If you started off your pregnancy carrying extra weight for your height, you are definitely not alone!
More than half of pregnant women are either overweight or obese (1).
The increasing number of maternal obesity cases has become a major problem in the field of obstetrics and gynecology.
Maternal obesity can cause negative outcomes for both moms and babies (2).
Maternal risks would include gestational diabetes and pre-eclampsia. Babies are at risk for stillbirth and congenital problems (2).
While pregnancy is certainly not the time to go on a weight loss diet, a lot of plus-size pregnant women still want to use drugs like Phentermine.
As will be discussed in details below, Phentermine will have effects on moms and babies.
Luckily, you can still keep a healthy pregnancy weight naturally.
What is Phentermine?
Phentermine is a well-known prescription drug that can help suppress appetite.
It is classified as a sympathomimetic amine (3).
When used as an adjunct to low-calorie diet and exercise, it can be effective for the purpose of weight loss.
This drug, however, is only advisable for short-term use (3).
How should one take Phentermine?
Follow all directions printed on the label. Never take this drug in larger amounts or for longer than prescribed.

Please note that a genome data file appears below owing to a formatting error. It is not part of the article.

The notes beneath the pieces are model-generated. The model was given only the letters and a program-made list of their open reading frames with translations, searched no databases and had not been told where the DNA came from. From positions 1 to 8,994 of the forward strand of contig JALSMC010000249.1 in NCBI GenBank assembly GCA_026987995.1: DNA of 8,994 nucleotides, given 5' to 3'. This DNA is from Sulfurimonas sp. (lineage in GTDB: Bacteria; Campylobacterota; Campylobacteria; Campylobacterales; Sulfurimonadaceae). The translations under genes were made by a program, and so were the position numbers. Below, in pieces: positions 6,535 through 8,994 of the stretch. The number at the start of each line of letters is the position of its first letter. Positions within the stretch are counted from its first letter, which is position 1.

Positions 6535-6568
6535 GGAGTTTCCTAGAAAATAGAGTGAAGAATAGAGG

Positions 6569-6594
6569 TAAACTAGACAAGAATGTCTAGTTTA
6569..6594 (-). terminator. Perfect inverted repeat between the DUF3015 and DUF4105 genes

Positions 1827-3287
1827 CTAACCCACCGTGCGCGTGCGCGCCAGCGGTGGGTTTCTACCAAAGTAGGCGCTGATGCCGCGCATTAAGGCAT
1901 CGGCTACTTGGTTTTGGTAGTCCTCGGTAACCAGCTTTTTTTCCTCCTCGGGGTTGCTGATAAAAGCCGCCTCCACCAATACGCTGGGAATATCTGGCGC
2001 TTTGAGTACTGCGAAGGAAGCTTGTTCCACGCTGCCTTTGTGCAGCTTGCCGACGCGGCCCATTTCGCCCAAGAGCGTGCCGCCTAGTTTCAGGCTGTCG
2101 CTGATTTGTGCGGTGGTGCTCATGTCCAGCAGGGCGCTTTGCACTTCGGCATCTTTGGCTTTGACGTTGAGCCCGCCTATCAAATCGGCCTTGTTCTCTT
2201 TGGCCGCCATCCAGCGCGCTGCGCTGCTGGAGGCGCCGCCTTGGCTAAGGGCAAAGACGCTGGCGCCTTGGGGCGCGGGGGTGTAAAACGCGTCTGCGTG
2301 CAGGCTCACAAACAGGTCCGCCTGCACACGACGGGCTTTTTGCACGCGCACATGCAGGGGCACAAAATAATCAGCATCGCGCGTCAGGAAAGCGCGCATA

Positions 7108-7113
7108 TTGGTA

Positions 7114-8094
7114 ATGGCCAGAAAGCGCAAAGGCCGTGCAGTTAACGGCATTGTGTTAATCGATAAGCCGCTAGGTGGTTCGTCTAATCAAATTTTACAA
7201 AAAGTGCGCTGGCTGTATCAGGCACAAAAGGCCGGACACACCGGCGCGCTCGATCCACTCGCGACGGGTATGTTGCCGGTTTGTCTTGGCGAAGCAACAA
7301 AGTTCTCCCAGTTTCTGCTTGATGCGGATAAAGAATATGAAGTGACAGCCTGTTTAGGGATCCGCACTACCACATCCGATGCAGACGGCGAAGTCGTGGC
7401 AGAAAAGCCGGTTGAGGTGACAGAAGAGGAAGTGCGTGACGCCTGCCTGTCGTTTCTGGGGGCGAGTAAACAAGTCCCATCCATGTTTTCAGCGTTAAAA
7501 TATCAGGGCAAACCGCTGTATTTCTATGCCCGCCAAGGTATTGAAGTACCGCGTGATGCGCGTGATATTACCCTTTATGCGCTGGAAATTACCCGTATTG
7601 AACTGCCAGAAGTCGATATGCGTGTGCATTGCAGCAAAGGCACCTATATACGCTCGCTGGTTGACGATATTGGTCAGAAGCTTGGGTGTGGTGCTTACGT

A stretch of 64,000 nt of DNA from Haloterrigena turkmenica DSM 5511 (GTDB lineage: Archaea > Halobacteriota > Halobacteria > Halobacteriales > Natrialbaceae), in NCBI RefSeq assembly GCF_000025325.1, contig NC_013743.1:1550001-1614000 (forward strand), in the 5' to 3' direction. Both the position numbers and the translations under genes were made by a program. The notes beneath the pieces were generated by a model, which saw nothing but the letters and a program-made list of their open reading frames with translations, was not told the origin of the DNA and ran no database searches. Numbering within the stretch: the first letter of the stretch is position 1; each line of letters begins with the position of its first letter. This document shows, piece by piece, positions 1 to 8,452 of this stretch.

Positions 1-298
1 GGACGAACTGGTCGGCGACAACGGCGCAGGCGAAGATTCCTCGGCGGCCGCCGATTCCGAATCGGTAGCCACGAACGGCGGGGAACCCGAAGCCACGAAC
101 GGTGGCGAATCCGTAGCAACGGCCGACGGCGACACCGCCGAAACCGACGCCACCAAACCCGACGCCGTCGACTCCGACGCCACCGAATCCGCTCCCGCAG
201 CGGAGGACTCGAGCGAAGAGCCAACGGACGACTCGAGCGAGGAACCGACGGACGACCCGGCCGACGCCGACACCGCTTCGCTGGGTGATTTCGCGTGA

Phentermine is best taken on an empty stomach, except for disintegrating tablets, which can be taken before or after a meal (4).
To avoid sleep problems, take this drug early in the morning (4).
As mentioned earlier, this must be taken only for a short period of time.
Taking more of this drug will not make it more effective and may cause detrimental side effects (4).
Keep at room temperature free from heat and moisture.
Can You Use Phentermine During Pregnancy?
Generally, it is not advisable to use Phentermine during pregnancy as it can cause danger to fetal health (5).
First and foremost, weight loss is not ideal during pregnancy. Your baby needs proper nutrition to grow healthy.
Also, the US Food and Drug Administration (FDA) has classified Phentermine under category X drugs. This group of drugs may harm the fetus. The risks also outweigh the drug’s benefits for pregnant women (6).